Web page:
POLICE have issued a warning to schoolchildren after hundreds of pupils across the region signed up to Facebook sites used to post vile abuse.
Officers have been telling pupils to take their names and comments off so-called ‘burn’ pages, where youngsters write abusive messages – many of them sexual – about their schoolmates.
Police estimate as many as 700 students in the area covered by The News are involved in the sites, which are inspired by the cult film Mean Girls, in which students write nasty gossip in a ‘burn book’.
So far, eight of the pages have been shut down after police and schools contacted Facebook.
But some, including one for the Portsmouth area, are still running.
Police have warned that pupils who continue to use the pages could face investigation and prosecution.
At Park Community School in Leigh Park, 50 students were members of a ‘Hampshire burn’ page.
Three students – a former male pupil, a Year 11 boy and a Year 10 girl – were victims of particularly depraved sexual comments.
Deputy head Sue Walker said: ‘Last week it came to my attention there were a number of “burn” sites – “Hampshire Burn”, “Leigh Park Burn” and others.
‘I had 178 pages of the Hampshire Burn site downloaded and it was deeply unpleasant stuff.
‘I knew immediately this was something that could get out of control and that we had to act quickly.’
Miss Walker called on schools officer PC Justine Lewis, who has been holding assemblies around the consequences of being involved in such sites – in particular, charges of harassment and assault that could result in up to two years’ imprisonment.
PC Lewis, who confirmed the issue had been reported as a police incident, said students had been given a short amnesty over the weekend to withdraw their names and comments.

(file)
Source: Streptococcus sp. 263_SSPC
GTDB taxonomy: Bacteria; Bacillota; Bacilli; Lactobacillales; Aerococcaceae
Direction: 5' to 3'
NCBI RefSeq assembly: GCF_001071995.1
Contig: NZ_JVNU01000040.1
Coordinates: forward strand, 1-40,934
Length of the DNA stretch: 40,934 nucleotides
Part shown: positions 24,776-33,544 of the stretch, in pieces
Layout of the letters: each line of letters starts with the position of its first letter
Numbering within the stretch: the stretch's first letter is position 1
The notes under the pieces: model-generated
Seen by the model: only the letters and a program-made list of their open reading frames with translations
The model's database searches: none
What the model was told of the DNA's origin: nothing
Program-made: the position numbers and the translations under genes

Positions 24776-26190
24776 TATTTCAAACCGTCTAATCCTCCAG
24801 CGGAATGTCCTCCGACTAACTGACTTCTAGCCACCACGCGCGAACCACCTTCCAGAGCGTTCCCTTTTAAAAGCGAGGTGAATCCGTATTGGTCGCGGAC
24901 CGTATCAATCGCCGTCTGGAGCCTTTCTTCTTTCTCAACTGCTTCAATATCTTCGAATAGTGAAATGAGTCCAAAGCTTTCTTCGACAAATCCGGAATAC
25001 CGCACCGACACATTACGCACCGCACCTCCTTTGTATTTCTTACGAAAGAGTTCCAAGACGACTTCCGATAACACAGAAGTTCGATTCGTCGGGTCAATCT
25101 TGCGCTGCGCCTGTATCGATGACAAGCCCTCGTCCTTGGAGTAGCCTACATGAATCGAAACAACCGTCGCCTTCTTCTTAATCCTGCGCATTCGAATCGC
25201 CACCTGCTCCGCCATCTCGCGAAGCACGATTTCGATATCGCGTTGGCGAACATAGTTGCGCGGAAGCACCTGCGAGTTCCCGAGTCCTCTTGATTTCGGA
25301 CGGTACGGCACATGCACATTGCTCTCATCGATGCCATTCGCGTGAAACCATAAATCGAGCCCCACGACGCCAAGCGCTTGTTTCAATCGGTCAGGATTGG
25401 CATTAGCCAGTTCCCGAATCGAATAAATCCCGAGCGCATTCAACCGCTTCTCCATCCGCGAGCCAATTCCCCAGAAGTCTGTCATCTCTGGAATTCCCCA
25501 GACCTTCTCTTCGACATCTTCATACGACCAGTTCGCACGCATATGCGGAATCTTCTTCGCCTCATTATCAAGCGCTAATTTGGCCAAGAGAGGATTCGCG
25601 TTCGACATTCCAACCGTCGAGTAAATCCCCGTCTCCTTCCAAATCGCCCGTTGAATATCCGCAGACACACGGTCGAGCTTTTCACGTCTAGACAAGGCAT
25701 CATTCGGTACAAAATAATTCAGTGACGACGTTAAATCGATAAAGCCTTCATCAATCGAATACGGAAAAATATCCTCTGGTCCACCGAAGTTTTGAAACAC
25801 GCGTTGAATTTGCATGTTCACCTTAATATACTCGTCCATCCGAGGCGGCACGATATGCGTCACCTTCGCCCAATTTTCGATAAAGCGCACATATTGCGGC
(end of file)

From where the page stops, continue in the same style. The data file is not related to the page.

She said: ‘We don’t want to criminalise children, but if they don’t take themselves off we will be calling them in individually, talking to parents and then considering criminal charges.
‘This is a difficult area to police but I’m pleased schools have taken action and safer neighbourhood teams are working closely with their schools.’
A ‘Purbrook Burn’ site came to the attention of Purbrook Park School’s new head on his first day in the job.
Paul Foxley called an assembly with all 40 pupils identified as having joined the site – and a Year 11 girl who admitted to setting it up took it down the same day.
He said: ‘I made it clear to the students that their online safety was extremely important to me.
‘I won’t tolerate any rude comments online or in person. As a result, a girl owned up to setting it up and it was gone in a day. She was very remorseful but we did give her a five-day internal exclusion as it was a serious mistake on her part.’
A Facebook spokeswoman said anyone concerned about online bullying should contact the site immediately so their dedicated team can investigate.
Advice to prevent online bullying
PREVENTION is the best cure to avoid cyber-bullying, according to an online expert.
Shaun Kelly, head of safeguarding at Action for Children, says parents of children aged 13 and above – the legal age at which you can join sites like Facebook – should help their children create privacy settings to give good protection.
In the event that a youngster becomes a target for bullies, they should either inform a parent, teacher, adult or local police.
Alternatively, the Child Exploitation and Online Protection Centre, found at ceop.police.uk and beatbullying.org have lots of information, advice and counselling around cyber-bullying issues.
Mr Kelly said: ‘There are lots of people you can turn to for help, if you know how.’